Leaving Town for Cardiac Bypass: Donna's Story

Published Monday, October 28, 2019

Leaving Town for Cardiac Bypass: Donna's Story

Donna Pento had to travel to Hamilton, Ontario to receive triple bypass surgery. She wants anyone who needs this critical surgery to be assured they can have it close to home where they can best be supported.

One day when I was out walking, I got these shooting pains up my back that dropped me right to my knees. It was terrifying because I honestly had no clue what was going on. For a few months before that, I’d been experiencing shortness of breath, as well as feeling tired and run down, which was really unlike me. I also had pain in my jaw – but nothing that my Dentist could explain.

I was only 58 and wondering what on earth was happening to me. You know that feeling you get when you know something isn’t right, but you’re just not sure what it is? That’s how I felt a few years ago.

As it turns out, my symptoms were caused by three of my coronary (heart) arteries being completely blocked and I needed cardiac bypass surgery to save my life.

But here’s the kicker. I couldn’t have it. Well, not locally anyway. I was shocked when I was told I couldn’t have the surgery here. I had no idea I would have to go out of town. I was scared I was going to die.

I didn’t know if I was going to make it. And I had more anxiety because I was worried for me, but also for my family, because of all the travel. All to figure out, what was going to happen with me?

I shouldn’t have had to travel so far away for this life-saving care.

Luckily for me, my husband, Don and my sister Gayle were able to accompany me to Hamilton for my surgery, but my mother was aging and had some mobility issues so she couldn’t join us.

Not having my Mom there made a stressful experience worse. I still remember, when I woke up from surgery, that the first thing I wanted to do was call her to let her know I was ok.

And thank goodness for my sister. She’s a single working mother, so, logistically, there was a lot to work out for her to come with me. I really admire her. She was the one who was the support for my husband, plus she kept on top of all the text messages, calls, e-mails, Facebook messages etc. from our families and friends asking how I was doing.

You don’t realize all the additional stress of travelling away from home for a procedure like this until you’ve gone through it. I can see why some people choose not to go. Think about that. Some people choose not to go.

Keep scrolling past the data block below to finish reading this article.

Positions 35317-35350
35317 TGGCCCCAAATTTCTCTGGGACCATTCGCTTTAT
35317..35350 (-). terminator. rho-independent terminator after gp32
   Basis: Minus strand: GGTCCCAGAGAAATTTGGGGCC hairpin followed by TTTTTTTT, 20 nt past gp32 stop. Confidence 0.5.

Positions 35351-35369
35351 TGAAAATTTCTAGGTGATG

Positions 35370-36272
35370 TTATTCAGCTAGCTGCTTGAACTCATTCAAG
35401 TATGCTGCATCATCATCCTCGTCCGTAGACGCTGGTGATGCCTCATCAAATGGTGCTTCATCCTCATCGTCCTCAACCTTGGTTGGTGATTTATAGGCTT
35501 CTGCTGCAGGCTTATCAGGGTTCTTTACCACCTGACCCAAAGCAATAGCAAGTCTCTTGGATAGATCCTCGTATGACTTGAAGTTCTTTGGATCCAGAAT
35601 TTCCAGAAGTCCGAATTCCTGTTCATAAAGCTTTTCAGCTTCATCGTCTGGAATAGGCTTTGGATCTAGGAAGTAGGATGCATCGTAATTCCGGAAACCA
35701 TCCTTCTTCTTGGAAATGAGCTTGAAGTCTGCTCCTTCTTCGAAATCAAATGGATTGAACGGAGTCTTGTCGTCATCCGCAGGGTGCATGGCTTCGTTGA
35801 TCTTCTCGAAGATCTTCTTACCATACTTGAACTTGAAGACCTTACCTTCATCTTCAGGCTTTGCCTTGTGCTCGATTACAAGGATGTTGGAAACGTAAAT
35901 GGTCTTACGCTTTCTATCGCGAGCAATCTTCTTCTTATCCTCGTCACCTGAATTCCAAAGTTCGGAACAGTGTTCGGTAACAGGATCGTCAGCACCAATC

It seems crazy doesn’t it? Choosing not to have life-saving surgery and knowing that death is knocking at your door. But for some people, traveling so far from home is virtually impossible. Sometimes, the barriers of culture, language, or finances are too much to overcome.

No one should have to travel so far, possibly without their support system, to have critical, life-saving care. The choice to have surgery should never centre on:

‘Can I afford it?’

‘Can I have someone come with me?’

‘Who will take care of things while I’m away?’

Not to mention, travelling back home on a plane after you’ve had major surgery isn’t exactly comfortable let me tell you.

I want anyone who needs this surgery to be assured that they can have it here in Thunder Bay – close to home, where they can best be supported. My husband Don and I have already made a donation to the Our Hearts At Home Campaign to ensure we can have cardiovascular surgery here locally.

I’m asking you to join us in making a donation to bring life- and limb-saving cardiovascular surgery to Northwestern Ontario.

It’s time to keep our hearts at home.

Donate to the Our Hearts At Home Campaign and bring cardiovascular surgery to Northwestern Ontario
Online: OurHeartsAtHome.ca
Phone: (807) 345-4673
In-Person: Donation Centre inside the Health Sciences Centre (next to Robin’s Donuts)
Mail: 980 Oliver Rd. Thunder Bay, ON P7B 6V4


“Naturally when I found out that my daughter Donna was going to have heart bypass surgery, I was very concerned and worried for her. My husband had bypass surgery at 58 and died of a heart attack very suddenly at age 72. As a mother you never stop worrying about your children but Donna had a very positive attitude about having this surgery. I knew she hadn’t been feeling herself for some time and I was hoping it was a surgery she could have in Thunder Bay. I am in my 80s and felt very sad and frustrated that I was not able to be at her side in Hamilton.  I was very glad when my other daughter Gayle told me she would go to Hamilton and support Donna and her husband Don through this process. My way of communicating is the good old telephone so I was on pins and needles until I received the call from Gayle saying Donna had gone through the surgery good and was in recovery. I was able to talk to Donna the day after her surgery and felt now that things would be OK but I never stopped worrying until I saw her in person after she came back to Thunder Bay.”

Hilkka Douglas, Donna’s Mother


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